Happy engaged employees create happy enthused customers. In this keynote, Stan Phelps will share the types of green goldfish – little extras for employees. Attendees will walk away with the knowledge of the key drivers of employee engagement.
Stan Phelps is a Forbes contributor, TEDx speaker, and IBM Futurist focusing on how customer experience and employee engagement can drive differentiation, increase loyalty, and create word of mouth in business.
Register now and learn more at www.foulston.com/employmentlawinstitute
 For more information call 316.291.9723. Be sure to register early! This seminar has sold out in previous years.
This program will be submitted for review of credit through the Society of Human Resource Management (SHRM), HR Certification Institute (HRCI), and Kansas and Missouri Continuing Legal Education Commissions.
FLSA 80 Years Old and Still Kicking
By: Boyd Byers

Eighty years ago today, President Franklin Delano Roosevelt signed the Fair Labor Standards Act (FLSA) into law. The New Deal legislation established minimum wage, overtime pay, recordkeeping, and child labor standards. In response to criticism that the law would overregulate private business, President Roosevelt stated during a “fireside chat” the night before the signing, "Do not let any calamity-howling executive with an income of $1,000 a day, ... tell you ... that a wage of $11 a week is going to have a disastrous effect on all American industry."

Other happenings in the summer of 1938? Joe Louis knocked out Max Schmeling in their rematch to retain his title, the first Superman comic book was issued, and Lou Gehrig retired from baseball and gave his “Luckiest Man on the Face of the Earth” speech. 
The 80 years since then have seen radical changes in technology and the workplace. But, the core principles of the FLSA—a mandatory minimum wage, and premium pay for overtime pay to nonexempt workers—remain in place.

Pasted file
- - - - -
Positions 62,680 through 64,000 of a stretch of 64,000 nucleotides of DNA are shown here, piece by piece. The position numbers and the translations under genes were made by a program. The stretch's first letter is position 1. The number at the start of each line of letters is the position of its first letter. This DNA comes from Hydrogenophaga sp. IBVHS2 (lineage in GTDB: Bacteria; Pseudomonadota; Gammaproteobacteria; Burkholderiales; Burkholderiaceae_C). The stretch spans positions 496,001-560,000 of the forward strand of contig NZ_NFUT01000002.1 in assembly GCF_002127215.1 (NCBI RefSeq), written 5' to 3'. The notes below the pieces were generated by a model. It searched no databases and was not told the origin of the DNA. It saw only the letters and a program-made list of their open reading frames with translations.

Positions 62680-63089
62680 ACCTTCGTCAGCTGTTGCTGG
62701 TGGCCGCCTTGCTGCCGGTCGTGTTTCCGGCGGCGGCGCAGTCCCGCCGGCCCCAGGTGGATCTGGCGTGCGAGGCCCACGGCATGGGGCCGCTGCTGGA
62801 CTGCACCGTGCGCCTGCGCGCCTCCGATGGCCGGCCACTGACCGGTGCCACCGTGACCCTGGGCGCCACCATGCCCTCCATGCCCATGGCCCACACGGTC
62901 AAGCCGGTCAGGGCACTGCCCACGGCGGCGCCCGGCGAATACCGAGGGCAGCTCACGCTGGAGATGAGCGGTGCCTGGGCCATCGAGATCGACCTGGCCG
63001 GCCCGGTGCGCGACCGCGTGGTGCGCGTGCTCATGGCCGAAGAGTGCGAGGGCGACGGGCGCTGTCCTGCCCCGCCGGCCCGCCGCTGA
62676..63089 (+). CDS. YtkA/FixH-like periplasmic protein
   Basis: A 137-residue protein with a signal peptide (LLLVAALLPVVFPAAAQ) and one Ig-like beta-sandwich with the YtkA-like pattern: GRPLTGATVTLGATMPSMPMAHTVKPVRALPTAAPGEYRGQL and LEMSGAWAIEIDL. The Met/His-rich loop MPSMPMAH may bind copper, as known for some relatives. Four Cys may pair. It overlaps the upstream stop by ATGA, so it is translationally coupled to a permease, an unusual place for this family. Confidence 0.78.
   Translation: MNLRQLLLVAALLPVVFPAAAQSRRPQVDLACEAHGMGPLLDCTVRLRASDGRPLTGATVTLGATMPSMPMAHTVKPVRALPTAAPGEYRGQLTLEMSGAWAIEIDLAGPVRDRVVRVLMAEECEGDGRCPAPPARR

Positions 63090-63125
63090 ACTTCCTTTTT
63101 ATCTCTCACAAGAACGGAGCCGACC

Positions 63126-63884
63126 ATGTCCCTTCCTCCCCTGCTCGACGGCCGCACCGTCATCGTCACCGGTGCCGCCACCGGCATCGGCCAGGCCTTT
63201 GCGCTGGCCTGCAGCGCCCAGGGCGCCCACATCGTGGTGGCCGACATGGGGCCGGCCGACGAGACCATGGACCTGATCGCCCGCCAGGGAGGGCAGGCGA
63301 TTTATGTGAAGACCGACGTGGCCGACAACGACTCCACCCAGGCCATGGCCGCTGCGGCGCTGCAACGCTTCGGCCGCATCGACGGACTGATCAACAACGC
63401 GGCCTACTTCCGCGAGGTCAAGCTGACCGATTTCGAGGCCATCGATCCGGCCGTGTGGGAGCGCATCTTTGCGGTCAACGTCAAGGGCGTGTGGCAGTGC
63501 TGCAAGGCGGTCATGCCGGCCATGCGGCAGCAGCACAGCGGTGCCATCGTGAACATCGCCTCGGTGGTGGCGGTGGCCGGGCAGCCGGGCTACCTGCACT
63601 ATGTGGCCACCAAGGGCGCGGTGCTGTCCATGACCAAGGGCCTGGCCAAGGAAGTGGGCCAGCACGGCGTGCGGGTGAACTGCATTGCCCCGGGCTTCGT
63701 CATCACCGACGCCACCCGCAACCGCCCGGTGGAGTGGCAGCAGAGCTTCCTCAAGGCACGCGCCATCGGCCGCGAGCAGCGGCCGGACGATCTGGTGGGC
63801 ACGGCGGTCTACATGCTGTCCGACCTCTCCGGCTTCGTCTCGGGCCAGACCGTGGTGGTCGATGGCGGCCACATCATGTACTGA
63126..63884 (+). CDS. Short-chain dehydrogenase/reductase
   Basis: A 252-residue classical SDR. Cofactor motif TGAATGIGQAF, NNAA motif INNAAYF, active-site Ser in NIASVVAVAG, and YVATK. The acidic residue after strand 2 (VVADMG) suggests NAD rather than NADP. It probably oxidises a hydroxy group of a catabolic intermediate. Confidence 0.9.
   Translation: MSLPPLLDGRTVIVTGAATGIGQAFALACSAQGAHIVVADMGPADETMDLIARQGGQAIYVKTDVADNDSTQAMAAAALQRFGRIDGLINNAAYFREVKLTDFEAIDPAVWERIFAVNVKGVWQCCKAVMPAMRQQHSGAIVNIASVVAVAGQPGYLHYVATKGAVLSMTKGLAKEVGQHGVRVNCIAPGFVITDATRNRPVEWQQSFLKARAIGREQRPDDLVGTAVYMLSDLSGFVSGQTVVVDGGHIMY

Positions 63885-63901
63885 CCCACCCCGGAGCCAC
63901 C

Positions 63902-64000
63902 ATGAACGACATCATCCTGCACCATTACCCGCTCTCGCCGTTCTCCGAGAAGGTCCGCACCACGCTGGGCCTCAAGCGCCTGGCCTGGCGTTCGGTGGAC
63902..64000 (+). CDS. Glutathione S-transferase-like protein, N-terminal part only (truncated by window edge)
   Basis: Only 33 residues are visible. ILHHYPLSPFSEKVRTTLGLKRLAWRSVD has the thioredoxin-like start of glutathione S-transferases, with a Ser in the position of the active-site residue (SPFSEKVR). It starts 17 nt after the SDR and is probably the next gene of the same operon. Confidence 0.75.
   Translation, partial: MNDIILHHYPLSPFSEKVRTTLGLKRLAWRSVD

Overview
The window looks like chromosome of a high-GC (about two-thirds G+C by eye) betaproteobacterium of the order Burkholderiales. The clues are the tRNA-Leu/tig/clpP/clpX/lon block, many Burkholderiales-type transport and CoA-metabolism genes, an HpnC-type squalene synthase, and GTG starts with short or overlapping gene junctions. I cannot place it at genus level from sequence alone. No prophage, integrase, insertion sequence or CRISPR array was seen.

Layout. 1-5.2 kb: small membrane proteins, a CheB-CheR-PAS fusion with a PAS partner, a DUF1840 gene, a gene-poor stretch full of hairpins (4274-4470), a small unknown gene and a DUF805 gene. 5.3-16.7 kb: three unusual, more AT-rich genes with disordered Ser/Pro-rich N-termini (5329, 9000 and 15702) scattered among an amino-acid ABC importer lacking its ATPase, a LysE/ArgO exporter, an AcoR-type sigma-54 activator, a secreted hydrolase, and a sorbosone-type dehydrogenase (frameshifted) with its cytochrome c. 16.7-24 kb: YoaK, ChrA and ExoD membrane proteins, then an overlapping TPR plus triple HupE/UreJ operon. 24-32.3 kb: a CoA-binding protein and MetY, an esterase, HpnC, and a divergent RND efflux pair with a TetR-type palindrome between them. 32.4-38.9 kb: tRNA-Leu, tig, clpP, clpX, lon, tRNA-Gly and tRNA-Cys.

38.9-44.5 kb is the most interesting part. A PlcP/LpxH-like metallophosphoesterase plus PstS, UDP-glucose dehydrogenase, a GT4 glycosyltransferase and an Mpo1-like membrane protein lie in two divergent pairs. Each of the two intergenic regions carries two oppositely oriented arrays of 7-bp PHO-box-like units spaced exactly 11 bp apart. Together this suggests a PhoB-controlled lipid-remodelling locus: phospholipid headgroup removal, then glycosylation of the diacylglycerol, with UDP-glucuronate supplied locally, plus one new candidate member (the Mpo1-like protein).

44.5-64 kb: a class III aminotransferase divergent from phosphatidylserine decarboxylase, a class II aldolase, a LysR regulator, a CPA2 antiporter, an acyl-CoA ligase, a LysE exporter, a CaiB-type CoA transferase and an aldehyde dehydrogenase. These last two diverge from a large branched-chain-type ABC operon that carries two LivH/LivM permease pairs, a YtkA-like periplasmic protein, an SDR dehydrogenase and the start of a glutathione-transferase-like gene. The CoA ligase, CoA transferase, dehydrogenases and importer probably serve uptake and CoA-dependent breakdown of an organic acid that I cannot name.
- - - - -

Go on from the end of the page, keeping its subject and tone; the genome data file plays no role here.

Despite its long history, the FLSA did not become a hotbed for employment lawsuits until a decade ago. Today, lawyers representing employees are eager to bring FLSA claims for a variety of reasons:
  • The law is technical, and even employers with the best intentions can inadvertently violate its requirements.
  • It’s much easier to show a failure to comply with minimum wage or overtime pay requirements than it is to prove discrimination or retaliation.
  • Violations often      Continue Reading...
March Madness Comes to Kansas
By: Boyd Byers

The NCAA Men’s Basketball Championship, better known as “March Madness,” is just around the corner. Things will be extra crazy in Kansas this year, with KU, K-State, and Wichita State all qualifying for the tournament, and Wichita hosting first- and second-round games.

March Madness also means betting pools in which participants fill out brackets to predict the winners. While the practice is common, it may be illegal. And when done on company premises, it can create legal concerns for the employer and affect employee productivity.
Technical Fouls
Gambling is a class-B nonperson misdemeanor in Kansas. In other words, it’s against the law. The penalty can range from a fine to six months in jail.
Kansas law defines gambling as making a bet. A bet is a bargain in which the parties agree that dependent upon chance, one stands to win or lose something of value specified in the agreement. A bet doesn’t include prizes paid to the contestants in any bona fide contest for the determination of skill.
Unauthorized lotteries are also specifically prohibited by the state’s gambling law. A lottery is "an enterprise wherein for consideration the participants are given an opportunity to win a prize, the award of which is determined by chance." Thus, the three elements of a lottery are consideration, chance, and a prize. “Consideration” is the payment of money or anything of value.
Basketball pools, in which contestants fill out a bracket to predict the winner of each      Continue Reading...
Foulston Siefkin Employment Law Institute - May 24, 2018
By: Boyd Byers